berner 09-20-19 07:06 AM


Originally Posted by bargo68 (Post 21130196)
If you play like Coltrane, Charlie Parker, Archie Shepp, Marshall Allen, Sonny Rollins, Wayne Shorter, Art Pepper, Eddie Davis, Albert Ayler, Cannonball, Johnny Griffin or Dexter Gordon...YES!

If you play like Lester Young, Coleman Hawkins, Stan Getz, Joe Henderson, Al Cohn or most of the West Coast cats... NO!

I'm more from the Bill Clinton school.

bargo68 09-20-19 08:54 AM


Originally Posted by berner (Post 21130411)
I'm more from the Bill Clinton school.

In that case, I would advise you watch out for the interns.

TiHabanero 09-20-19 06:13 PM

Not really interested in longevity, more interested in quality to the end. Middle age should be a straight line on the chart, with minimal ups and downs, and then at the "old age" mark the line goes straight down to the end.

Interpreted as "live a healthy problem free life and then simply die." That is my goal. A life lived to the very end.

TakingMyTime 09-20-19 07:26 PM

Yes! Study shows that for those over 50, the more you ride, the longer you'll live

His grasp of the painfully obvious is incredible

Carbonfiberboy 09-20-19 11:08 PM


Originally Posted by TakingMyTime (Post 21131434)
Yes! Study shows that for those over 50, the more you ride, the longer you'll live

His grasp of the painfully obvious is incredible

It's really more interesting that that. It shows that those who had the highest VO2max values at 48 lived longer. No followup except for death dates. I was running with the ball after the buzzer there, just for fun. You must not have clicked. Replying to studies you haven't read isn't always the best idea. They authors' opinion seems to be that by 48 the genetic component falls off and VO2max numbers better reflect those who've continued working hard in their sport and less those who were just born with it. Or not? Is longevity more inherited or worked for? The study does not pretend to answer that question. Nature/nurture. Personal experience of many readers seems to indicate a belief that it becomes more nurture. Perhaps that is true. Certainly TdF GC winners and high placers are long lived, We don't really know. My doctor seems to think that by my age it's more nurture, as do I, being one who wasn't born with a high VO2max and at 48 had not been aerobically active for a couple decades.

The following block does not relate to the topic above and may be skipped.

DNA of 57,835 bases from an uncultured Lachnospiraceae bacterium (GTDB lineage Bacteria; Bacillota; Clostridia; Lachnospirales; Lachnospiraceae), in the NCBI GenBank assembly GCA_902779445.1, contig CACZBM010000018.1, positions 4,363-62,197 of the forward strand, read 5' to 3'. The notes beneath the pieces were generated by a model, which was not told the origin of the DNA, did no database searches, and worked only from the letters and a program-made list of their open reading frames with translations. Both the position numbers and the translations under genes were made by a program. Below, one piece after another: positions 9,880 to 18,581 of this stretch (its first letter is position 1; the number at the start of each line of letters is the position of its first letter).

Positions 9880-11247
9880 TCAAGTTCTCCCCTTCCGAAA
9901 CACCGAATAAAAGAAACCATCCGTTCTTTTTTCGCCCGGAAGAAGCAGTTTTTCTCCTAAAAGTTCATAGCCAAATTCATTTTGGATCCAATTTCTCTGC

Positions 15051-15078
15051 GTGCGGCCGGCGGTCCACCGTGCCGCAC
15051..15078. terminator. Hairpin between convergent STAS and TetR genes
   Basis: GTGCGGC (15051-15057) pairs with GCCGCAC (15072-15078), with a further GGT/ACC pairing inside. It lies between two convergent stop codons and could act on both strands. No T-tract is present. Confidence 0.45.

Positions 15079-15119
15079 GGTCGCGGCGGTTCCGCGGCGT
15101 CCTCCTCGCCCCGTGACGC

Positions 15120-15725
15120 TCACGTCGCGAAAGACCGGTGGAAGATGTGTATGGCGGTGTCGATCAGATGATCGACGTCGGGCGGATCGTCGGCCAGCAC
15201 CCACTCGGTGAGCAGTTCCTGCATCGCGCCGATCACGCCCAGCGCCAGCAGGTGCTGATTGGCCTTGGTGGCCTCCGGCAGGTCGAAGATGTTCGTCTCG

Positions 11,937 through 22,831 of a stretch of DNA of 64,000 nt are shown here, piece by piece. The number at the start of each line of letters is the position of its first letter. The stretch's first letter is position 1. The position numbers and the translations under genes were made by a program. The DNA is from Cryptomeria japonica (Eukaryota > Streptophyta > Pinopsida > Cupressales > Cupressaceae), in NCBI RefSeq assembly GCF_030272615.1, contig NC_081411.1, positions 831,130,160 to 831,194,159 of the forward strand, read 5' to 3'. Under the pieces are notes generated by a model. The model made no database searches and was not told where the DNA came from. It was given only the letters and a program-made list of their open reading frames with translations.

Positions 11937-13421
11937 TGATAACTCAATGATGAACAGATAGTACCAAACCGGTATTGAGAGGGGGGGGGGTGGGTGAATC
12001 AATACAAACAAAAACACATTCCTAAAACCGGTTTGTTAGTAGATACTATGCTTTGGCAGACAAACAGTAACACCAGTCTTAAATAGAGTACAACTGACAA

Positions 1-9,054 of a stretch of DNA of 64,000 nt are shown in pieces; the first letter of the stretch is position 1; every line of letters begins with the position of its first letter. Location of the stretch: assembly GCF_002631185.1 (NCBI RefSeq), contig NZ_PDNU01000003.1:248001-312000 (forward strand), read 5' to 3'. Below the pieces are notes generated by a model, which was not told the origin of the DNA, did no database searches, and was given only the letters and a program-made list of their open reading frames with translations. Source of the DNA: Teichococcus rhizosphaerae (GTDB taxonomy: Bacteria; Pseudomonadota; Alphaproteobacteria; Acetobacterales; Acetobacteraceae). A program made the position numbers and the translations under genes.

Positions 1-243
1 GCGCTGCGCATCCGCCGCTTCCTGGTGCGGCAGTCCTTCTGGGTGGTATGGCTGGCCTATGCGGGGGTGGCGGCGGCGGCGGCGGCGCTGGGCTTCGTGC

In any case, it's good to be among the few who grasp the painfully obvious. Little people come out of my ears and wave flags. I'm just glad I'm no younger.

OldsCOOL 09-21-19 06:57 AM


Originally Posted by horatio (Post 21129843)
Especially gravel bikes...

And mountain biking. Cycling in general, even at a casual pace tends to work most of the muscle structure. Add to that an aggressive single track or rutty gravel grind or steep hills and the next day you get the feeling of a very good workout.

TakingMyTime 09-21-19 07:31 AM


Originally Posted by Carbonfiberboy (Post 21131653)
It's really more interesting that that. It shows that those who had the highest VO2max values at 48 lived longer. No followup except for death dates. I was running with the ball after the buzzer there, just for fun. You must not have clicked. Replying to studies you haven't read isn't always the best idea. They authors' opinion seems to be that by 48 the genetic component falls off and VO2max numbers better reflect those who've continued working hard in their sport and less those who were just born with it. Or not? Is longevity more inherited or worked for? The study does not pretend to answer that question. Nature/nurture. Personal experience of many readers seems to indicate a belief that it becomes more nurture. Perhaps that is true. Certainly TdF GC winners and high placers are long lived, We don't really know. My doctor seems to think that by my age it's more nurture, as do I, being one who wasn't born with a high VO2max and at 48 had not been aerobically active for a couple decades.

In any case, it's good to be among the few who grasp the painfully obvious. Little people come out of my ears and wave flags. I'm just glad I'm no younger.

You got me on that one. I did not read the article and was responding only to the headline.